AmericasContainersPorts and Logistics

82 containerships wait off Southern California on day LA and Long Beach start penalising late box pick-ups

Monday sees the start of a new $100 penalty for any container that has spent more than nine days waiting for pick-up at America’s twin top maritime gateway ports of Los Angeles and Long Beach.

The new state-created fee is one of many measures the White House and American ports have taken in recent months to try and alleviate the extreme container crunch that has put shipping firmly in the mainstream American media this year.

German carrier Hapag-Lloyd made clear that the new charge will be passed on to clients.

“This is a port authority announced and levied charge, which, as a pass-through charge, will be for the account of the merchant,” Hapag-Lloyd stated in a new update to clients.

Today’s introduction of a late fee comes at a time when there are 82 boxships waiting for berths to free up outside America’s top two ports on the west coast.

As of Friday there were 40,700 containers that had been waiting for more than nine days at both ports, an improvement on the 70,600 tardy boxes recorded on November 1.

Further north along America’s congested west coast, the port of Tacoma is also readying its own late pick up charges.

Sam Chambers

Starting out with the Informa Group in 2000 in Hong Kong, Sam Chambers became editor of Maritime Asia magazine as well as East Asia Editor for the world’s oldest newspaper, Lloyd’s List. In 2005 he pursued a freelance career and wrote for a variety of titles including taking on the role of Asia Editor at Seatrade magazine and China correspondent for Supply Chain Asia. His work has also appeared in The Economist, The New York Times, The Sunday Times and The International Herald Tribune.


  1. Monday sees the start of a new $100 penalty for any container that has spent more than days waiting ……….How many days?????

    1. More than days would be weeks, months, or years. So one week basically would qualify for “more than days”

    2. this was postponed for one week and insiders said they have no idea how to bill the charges as most of the time is not the BCO (or owner of the cargo) but the terminals with closed areas, no appointments available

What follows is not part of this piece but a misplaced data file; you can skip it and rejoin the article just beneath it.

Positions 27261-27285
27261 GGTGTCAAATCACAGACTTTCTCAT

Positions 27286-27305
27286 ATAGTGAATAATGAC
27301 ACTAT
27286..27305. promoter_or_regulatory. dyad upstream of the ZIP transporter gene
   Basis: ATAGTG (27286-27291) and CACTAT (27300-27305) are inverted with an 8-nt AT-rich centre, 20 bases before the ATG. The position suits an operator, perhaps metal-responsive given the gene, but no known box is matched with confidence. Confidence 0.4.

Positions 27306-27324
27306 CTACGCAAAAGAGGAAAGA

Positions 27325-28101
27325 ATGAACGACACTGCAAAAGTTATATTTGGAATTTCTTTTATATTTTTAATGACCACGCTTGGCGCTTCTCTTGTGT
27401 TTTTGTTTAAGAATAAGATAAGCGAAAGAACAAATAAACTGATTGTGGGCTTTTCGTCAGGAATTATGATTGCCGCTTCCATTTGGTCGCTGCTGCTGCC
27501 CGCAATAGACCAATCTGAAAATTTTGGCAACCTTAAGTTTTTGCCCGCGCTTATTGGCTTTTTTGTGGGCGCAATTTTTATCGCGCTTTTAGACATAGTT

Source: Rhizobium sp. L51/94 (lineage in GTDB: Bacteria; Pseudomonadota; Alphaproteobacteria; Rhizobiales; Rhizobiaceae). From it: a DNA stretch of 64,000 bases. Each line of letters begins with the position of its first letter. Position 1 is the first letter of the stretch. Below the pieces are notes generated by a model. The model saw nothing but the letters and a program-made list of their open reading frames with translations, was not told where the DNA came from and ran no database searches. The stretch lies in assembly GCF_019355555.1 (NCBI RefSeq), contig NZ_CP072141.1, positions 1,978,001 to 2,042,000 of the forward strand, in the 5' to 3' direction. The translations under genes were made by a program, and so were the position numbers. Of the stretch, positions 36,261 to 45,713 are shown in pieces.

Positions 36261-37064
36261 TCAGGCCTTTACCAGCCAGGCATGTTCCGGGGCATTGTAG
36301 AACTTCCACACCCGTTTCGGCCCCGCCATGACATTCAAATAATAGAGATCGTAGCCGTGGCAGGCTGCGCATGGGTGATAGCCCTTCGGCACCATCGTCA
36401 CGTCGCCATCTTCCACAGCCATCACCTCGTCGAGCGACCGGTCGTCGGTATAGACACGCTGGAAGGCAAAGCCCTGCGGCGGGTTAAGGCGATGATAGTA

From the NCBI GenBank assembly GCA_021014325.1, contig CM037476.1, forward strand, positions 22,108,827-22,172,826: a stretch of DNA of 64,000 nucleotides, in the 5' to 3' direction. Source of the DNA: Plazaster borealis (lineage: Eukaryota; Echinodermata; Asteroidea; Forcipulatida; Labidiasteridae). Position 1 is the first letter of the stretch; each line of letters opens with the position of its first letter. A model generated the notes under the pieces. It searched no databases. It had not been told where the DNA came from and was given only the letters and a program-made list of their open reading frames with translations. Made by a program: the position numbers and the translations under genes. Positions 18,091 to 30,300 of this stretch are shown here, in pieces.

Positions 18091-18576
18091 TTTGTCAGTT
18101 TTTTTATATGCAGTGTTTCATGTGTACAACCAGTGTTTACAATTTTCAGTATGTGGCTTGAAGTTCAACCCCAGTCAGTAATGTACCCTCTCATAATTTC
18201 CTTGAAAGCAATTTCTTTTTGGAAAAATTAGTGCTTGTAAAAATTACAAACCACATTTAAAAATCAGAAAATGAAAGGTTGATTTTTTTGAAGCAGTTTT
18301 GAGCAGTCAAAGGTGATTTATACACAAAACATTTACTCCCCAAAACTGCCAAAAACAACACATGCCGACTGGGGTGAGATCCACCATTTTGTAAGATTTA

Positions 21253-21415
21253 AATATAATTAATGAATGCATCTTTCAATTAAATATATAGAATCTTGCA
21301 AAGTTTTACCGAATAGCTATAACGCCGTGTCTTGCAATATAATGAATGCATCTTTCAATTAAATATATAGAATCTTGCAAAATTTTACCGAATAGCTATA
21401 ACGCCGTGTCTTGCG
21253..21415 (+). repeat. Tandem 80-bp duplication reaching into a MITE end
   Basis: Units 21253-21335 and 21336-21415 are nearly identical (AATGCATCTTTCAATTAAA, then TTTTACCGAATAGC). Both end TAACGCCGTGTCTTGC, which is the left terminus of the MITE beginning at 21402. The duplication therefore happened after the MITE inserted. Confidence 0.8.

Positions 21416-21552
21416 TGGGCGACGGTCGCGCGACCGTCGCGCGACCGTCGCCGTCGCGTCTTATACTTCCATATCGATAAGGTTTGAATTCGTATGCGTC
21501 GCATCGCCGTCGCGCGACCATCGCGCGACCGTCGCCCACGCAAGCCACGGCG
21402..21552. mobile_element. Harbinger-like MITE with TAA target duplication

how do you bill a costumer that have a container sitting at the port for over 29 days (his container is been blocked by many containers) he want his container ASAP so will he get charged for not picking up his container???? the Big one is you have to have a dual transaction to be able to pick up the loaded containers!!!!!!! what does that mean????? one for one you need to bring an empty container to be able to take a loaded container and of course there are no chassis (if you do not own a fleet of chassis, you are out of luck) so if the terminal does not have chassis how does the container gets pick up????? who’s fault is it? this are just a few issues we face every day in LB and LA

  2. I don’t understand. Are the empty containers waiting to be picked up by ships being fined, or are the full containers waiting to be loaded on trucks and freight trains? If the fine is levied against containers waiting to be picked up by trucks and trains, how is it the container ships’ responsibility to pay fines on supply chain problems they don’t control. Please explain.

    1. California banned truck made before a certain date when new anti-pollution rules came into effect. The cities also bannered non union owner operator truckers from picking up containers.
      It is not the fault of those waiting their shipments.

  3. To answer all questions above – this is for empty containers only that are sitting at port for a set number of days. For port, it is 9 days. For rail, it is 6 days. For the empties that are clogging up the storage areas and not being picked up, the carrier/cargo line will be charged.

    1. Not sure if you are correct. Why would there be empty containers at the port? The containers at the port are full containers that have been off loaded from the incoming vessels and are waiting to be picked up. Containers are not emptied at the port, FCL’s are picked up and delivered directly to the customer and LCL’s would be picked up by the Freight Forwarder, brought back to their facilities and broken down. Customers cannot get truckers to pick up the containers at the port so they sit there.

  4. Who do those knuckleheads think actually end up paying the fine? The additional cost will keep being passed down to the end of the line. The end consumer (you) are at the end of the line.

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